I’ll close with a paragraph from Janet Todd’s essay, “Why I Like Jane Austen,” which described better than any other my own reasons for enjoying the divine Jane:

Jane Austen seems to the writer nearest to a composer of classical music, her novels well-wrought symphonies; turbulent depths coexist with ordered surfaces and the ration of the expected to the unexpected feels just as it should. Each time I read her — and she is one of the few novelists who can be read and reread — I know I have not exhausted the books; something has again escaped me, as it does from a concert performance of a complex musical piece.  It was beautiful, but did I listen as closely as I should? Like Lyme in Persuasion, Jane Austen’s books “must be visited, and visited again.”

Review: At Large and at Small, by Anne Fadiman

This lovely book celebrates the “familiar essay,” a lesser-known genre popular in the early nineteenth century.  Author Anne Fadiman describes it:

The familiar essayist didn’t speak to the millions; he spoke to one reader, as if the two of them were sitting side by side … His viewpoint was subjective, his frame of reference concrete, his style digressive, his eccentricities conspicuous, and his laughter usually at his own expense. And though he wrote about himself, he also wrote about a subject, something with which he was so familiar, and about which he was often so enthusiastic, that his words were suffused with a lover’s intimacy. (p. x)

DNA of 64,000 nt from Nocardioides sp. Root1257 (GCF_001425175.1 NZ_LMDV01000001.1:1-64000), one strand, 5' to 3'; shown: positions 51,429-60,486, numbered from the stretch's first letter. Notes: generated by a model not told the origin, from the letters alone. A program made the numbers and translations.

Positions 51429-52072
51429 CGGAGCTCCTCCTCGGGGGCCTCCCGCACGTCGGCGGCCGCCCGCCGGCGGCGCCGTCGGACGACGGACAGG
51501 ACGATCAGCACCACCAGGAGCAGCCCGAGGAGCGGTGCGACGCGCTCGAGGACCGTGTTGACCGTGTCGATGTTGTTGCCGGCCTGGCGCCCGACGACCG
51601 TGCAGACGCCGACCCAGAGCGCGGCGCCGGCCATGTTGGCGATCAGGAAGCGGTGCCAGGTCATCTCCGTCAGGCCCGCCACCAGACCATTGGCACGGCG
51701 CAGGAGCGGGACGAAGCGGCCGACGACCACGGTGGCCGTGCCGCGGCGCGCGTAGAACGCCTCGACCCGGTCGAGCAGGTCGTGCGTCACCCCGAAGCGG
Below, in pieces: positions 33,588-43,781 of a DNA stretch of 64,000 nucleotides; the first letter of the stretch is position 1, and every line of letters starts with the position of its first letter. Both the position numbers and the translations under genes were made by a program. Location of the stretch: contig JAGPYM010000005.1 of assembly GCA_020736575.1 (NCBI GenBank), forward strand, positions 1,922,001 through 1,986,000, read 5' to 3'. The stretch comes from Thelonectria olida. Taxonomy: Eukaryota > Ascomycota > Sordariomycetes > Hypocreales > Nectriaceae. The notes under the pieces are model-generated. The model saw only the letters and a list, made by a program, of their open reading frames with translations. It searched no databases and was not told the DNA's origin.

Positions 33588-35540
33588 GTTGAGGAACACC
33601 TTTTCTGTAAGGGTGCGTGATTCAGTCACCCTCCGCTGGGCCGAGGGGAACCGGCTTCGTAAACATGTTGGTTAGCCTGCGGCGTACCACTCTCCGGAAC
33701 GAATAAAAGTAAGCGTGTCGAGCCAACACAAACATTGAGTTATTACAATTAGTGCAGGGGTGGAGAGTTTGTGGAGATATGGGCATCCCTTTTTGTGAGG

This book contains twelve essays, each infused with Fadiman’s own enthusiasm and delivered as if I were sitting right there with her.  As with any collection, I had a few favorites:

  • Ice Cream: Fadiman shares her love for ice cream, while weaving in a bit of history and a story about her brother, who is obviously very dear to her.
  • Procrustes and the Culture Wars: In a similar vein to Ex Libris, this essay discusses interesting questions about literature including, “Should the life of a writer affect our valuation of the work?” and “Should a book be demoted if its plot fails to meet standards of behavior that have changed since it was written?”
  • Mail: a brief history of the postal service, a celebration of old-fashioned mail, and a self-deprecating look at the author’s early foray into email.  I found this one amusing, and also a reminder of how far technology has brought us in the 10 short years since the essay was written.
  • Moving: Fadiman shares a personal experience moving from New York City to Massachusetts.  This essay made me reflect on my own attachments to specific places, and on the importance of taking chances now and then.
  • Coffee:  a wry take on the importance of coffee, a beverage I also adore!

I enjoy Anne Fadiman’s writing, and liked this collection just as much as the earlier Ex Libris. And since each essay is only around 20 pages long, this is the perfect book to slip into a briefcase or handbag for reading on the go.